By Valerie MacDonald,
NORTHUMBERLAND - More than 12% of families in Northumberland County live in poverty, according to a status report from the Northumberland Poverty Reduction Action Committee.
The report, entitled Reach Out. Change Lives, looks at the county's population of just over 82,000 people for the period 2012/13.
When asked about the key findings of the report and actions needed, committee co-chair Beth Bellaire said her first reaction was putting more money in the pockets of the poor as the first step – but it's not as easy as that.
"We have just had an increase in the minimum wage announced by the provincial government, but we also need increases to social assistance rates and rates for those on Ontario Disability Support Program (ODSP). However, the argument against this is that costs such as rents will just go up to negate the impact of those increases. Perhaps I would then suggest having stable, affordable, and safe shelter as the central need," she continued. "This approach of 'housing first' is gaining momentum and has been adopted by our own county council. But to maintain such shelter, a stable and sufficient income is needed - and we are back to point one.
And, she stressed, "to maintain a reasonable income, one needs a job, so now we are at another need - employment opportunities. To get to that job, there also needs to be affordable transportation and education. Of course, through all of this, people need food to merely survive."
These key themes are very inter-related and not one can be teased out, saying, "Fix this, and then poverty will be reduced," Bellaire said.
The report itself contains some very disturbing information. It includes:
Read more here...
In the midst of doing what we do, we're always exploring new and interesting ways of improving what we do. This week we had the opportunity to visit two innovative projects in the heart of Toronto.
The Stop is a leader in the Community Food Centres movement that "strives to increase access to healthy food in a manner that maintains dignity, builds health and community and challenges inequality".
Sketch creates opportunities for young people living street involved, homeless or otherwise on the margins, to experience the transformative power of the arts. They're in the process of moving into a new location that's part of an innovative project by Artscape. Incidentally, The Stop's Wychwood Barns location that we visited is also a collaboration with Artspace.
Green Wood provides assistance to many people who are homeless, according to the Canadian Definition of Homelessness created by the Homeless Hub at York University. That definition describes a spectrum that ranges from living without any shelter, on one end, to insecure housing, on the other end. For those living on that spectrum, there are common anxieties as well as a shared powerlessness to change one's circumstances.
"The problem of homelessness and housing exclusion refers to the failure of society to ensure that adequate systems, funding and support are in place so that all people, even in crisis situations, have access to housing."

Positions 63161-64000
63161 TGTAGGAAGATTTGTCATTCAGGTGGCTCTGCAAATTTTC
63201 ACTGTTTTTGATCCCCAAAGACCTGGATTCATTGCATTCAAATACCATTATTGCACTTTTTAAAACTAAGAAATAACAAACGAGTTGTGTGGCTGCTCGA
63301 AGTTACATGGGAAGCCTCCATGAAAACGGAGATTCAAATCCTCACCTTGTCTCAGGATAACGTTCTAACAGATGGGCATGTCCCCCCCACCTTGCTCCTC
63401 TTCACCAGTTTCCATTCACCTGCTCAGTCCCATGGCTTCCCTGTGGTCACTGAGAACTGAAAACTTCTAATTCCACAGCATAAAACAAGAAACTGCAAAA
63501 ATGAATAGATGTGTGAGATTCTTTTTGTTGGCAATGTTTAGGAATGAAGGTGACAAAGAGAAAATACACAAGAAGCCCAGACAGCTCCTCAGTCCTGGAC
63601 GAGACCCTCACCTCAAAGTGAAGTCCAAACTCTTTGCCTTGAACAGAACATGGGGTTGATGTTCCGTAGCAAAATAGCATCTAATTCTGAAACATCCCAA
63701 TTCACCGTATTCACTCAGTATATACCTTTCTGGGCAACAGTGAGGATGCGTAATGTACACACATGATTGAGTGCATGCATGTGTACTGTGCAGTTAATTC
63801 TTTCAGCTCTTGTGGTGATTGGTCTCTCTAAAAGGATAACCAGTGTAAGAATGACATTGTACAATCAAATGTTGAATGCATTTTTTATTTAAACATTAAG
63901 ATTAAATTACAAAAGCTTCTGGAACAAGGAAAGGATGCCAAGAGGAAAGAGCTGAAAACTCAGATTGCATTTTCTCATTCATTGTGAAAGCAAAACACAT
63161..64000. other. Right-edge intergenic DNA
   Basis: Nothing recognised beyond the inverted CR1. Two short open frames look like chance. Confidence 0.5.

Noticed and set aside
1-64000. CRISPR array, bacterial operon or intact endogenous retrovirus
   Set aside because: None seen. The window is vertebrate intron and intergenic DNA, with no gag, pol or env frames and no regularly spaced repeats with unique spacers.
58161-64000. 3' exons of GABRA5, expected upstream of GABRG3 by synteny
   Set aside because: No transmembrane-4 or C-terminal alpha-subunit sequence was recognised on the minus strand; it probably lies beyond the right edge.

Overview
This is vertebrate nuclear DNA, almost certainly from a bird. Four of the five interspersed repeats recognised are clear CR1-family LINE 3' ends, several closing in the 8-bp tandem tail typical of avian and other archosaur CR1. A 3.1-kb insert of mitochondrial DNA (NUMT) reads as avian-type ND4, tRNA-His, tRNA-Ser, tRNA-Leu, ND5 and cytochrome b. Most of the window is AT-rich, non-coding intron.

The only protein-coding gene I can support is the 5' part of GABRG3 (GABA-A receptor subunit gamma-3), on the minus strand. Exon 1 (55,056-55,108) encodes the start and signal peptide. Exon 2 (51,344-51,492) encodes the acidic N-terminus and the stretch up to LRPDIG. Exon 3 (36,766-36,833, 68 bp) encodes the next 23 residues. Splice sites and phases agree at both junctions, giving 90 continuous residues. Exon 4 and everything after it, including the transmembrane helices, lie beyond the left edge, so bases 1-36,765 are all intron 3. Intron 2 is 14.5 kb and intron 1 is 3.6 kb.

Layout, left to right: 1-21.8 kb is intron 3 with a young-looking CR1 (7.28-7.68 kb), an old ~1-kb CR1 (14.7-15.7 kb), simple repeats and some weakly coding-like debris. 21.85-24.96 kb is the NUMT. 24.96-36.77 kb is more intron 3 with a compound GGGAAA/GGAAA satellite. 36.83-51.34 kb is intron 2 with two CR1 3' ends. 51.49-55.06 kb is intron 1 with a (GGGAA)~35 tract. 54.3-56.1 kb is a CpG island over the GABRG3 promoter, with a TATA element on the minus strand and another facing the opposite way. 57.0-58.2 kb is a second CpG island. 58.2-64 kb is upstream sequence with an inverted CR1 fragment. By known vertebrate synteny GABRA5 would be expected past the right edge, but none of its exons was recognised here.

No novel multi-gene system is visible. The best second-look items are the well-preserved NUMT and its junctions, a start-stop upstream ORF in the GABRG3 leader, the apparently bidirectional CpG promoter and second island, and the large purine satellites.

-Canadian Homeless Research Network
While we don't see a high number of people in the category of 'absolute' or 'street' homelessness, the people in our community who do fall into that group are particularly vulnerable due to their invisibility, and to the lack of services available that could address their need.
We've been working with one such individual this month (a particularly cold and snowy winter to be outside), and finding safe shelter for him has been particularly frustrating. Contrary to what one might think, there is a cost to not providing housing for people.
In spite of living outdoors (yes in February, in Cobourg, Ontario) for one week, couch-surfing (not as much fun as it might sound) for two weeks, the cost of assisting this person, with a patchwork of emergency shelter situations, exceeded $900 this month. That money came from government sources as well as community-funded organizations like Green Wood Coalition, and doesn't include the working hours of various social service providers.
Along with the members of the Northumberland Affordable Housing Committee, we are actively working to define the needs of homeless people in our community, and to seek creative solutions that will bring peo
This thought-provoking, animated video clip was made in the USA which may mean some statistics vary from the Canadian experience, but the truth contained here should give pause to conversations around poverty and the government's role.
Had any good food lately? How do you define 'good food'? It tastes good? It's good for you? It comes from good sources? Joel MacCharles and his partner, Dana, have fun with those questions at their blog WellPrerved.ca, as well as in the rest of their life. We're pleased to be hosting a talk by Joel at IMAGINATE; An Evening of Possibility, on Saturday, February 15. Click on the IMAGINATE button for tickets. Here's a sample of the kind of fun that WellPreserved is up to: